A few months back, when we first started this blog, we got several comments from readers repeating the common criticism that Critical Mass does not stop for red lights. “The San Jose Bike Party stops for lights,” they said — and they noted that San Jose also tries to minimize inconvenience for motorists by not taking all lanes where possible. If San Jose can do this, why can’t SF?
This piqued my curiosity. I have always argued that a ride of this size can’t stop for red lights without creating even more disruption to other traffic, and that by staying together as a mass, our ride was moving quicker and safer than otherwise. Had the San Jose folks found a solution to this problem?
Checking out their very professional website, I learned that San Jose is no small ride — they claim 3 thousand riders — and that they are amazingly organized: they have pre-planned routes, regular meetings, and dozens of volunteers.
Last night, I took the CalTrain down there with Joel, Keeeth, Nellie and Nio to do a little investigation. Our report back: It was awesome! I came away with a real respect for the love and care and serious work these folks put into their event. The vibe from riders and motorists was overwhelmingly positive. (Joel has some longer notes you should read if you’re curious.)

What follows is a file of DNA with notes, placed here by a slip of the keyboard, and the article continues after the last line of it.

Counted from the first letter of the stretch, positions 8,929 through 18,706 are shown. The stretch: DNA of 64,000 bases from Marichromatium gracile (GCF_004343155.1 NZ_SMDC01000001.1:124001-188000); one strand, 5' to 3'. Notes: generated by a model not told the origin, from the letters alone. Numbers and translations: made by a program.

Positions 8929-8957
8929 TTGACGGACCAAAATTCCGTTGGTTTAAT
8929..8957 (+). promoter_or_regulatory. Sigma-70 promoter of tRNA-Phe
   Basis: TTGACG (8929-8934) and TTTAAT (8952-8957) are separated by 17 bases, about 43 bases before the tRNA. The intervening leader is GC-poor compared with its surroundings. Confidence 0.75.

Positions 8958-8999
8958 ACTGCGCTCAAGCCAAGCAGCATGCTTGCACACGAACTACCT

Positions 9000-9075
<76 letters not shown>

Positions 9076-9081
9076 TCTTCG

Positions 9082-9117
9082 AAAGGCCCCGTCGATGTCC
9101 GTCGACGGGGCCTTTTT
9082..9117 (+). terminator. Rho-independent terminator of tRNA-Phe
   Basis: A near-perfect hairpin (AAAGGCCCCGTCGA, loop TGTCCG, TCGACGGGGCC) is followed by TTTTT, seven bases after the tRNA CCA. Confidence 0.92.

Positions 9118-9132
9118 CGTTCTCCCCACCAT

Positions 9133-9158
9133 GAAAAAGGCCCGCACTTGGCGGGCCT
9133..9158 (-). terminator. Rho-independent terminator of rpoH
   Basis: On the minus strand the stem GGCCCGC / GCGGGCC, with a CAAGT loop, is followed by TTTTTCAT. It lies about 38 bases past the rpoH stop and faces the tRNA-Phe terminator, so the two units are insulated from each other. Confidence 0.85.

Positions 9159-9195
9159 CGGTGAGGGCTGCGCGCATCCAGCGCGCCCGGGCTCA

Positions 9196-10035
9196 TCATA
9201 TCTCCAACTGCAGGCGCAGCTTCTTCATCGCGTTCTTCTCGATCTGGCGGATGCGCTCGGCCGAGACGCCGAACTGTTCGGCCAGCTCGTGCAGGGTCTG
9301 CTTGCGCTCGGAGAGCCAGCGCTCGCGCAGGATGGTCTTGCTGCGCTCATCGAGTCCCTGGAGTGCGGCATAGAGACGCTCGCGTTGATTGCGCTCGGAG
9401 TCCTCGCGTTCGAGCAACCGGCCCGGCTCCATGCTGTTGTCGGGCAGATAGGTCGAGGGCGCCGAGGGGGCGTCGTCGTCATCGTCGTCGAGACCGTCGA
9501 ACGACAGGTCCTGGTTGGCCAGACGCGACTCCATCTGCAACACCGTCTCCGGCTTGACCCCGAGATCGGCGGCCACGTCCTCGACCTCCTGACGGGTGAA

But while San Francisco’s ride could really use some of that positive, celebratory energy (especially lately), there really is no way the San Jose model could apply. Why? Because San Jose is a totally different city! Their streets are wider, so that the ride can often allow cars to take a lane. Their blocks are longer (way longer), allowing the entire ride to wait together for a red light. And the traffic is so light that there is way less pressure and anger from delayed motorists.
There was one element of the ride that I found disturbing, and that is that each nice person I met in San Jose was under the impression that Critical Mass is an “angry protest,” bent on making life miserable for motorists and “sticking it to the drivers.” They said that their ride was different because it was a “celebration!”
That is really depressing for me, learning what a bad image problem Critical Mass has. For the record, as someone who has ridden on Critical Mass since the beginning and has been making flyers and helping out that entire time: Critical Mass is a celebration, not a protest. We are not out to ruin anybody’s night, not deliberately trying to delay anyone, and we are not out to punish motorists! We have almost two decades worth of flyers that have said that over and over again.
Anyone curious about this question ought to take a good look at the fantastic film Critical Mass: We Are Traffic by Ted White (you can watch the whole thing online). Or pick up a copy of Chris Carlsson’s edited collection, Critical Mass: Bicycling’s Defiant Celebration. Both will give you a good picture of what we’re really all about.
In any case, if you enjoy Critical Mass, I guarantee you will dig the San Jose Bike Party. It takes place on the 3rd Friday of every month. You should go down there and check it out for yourself!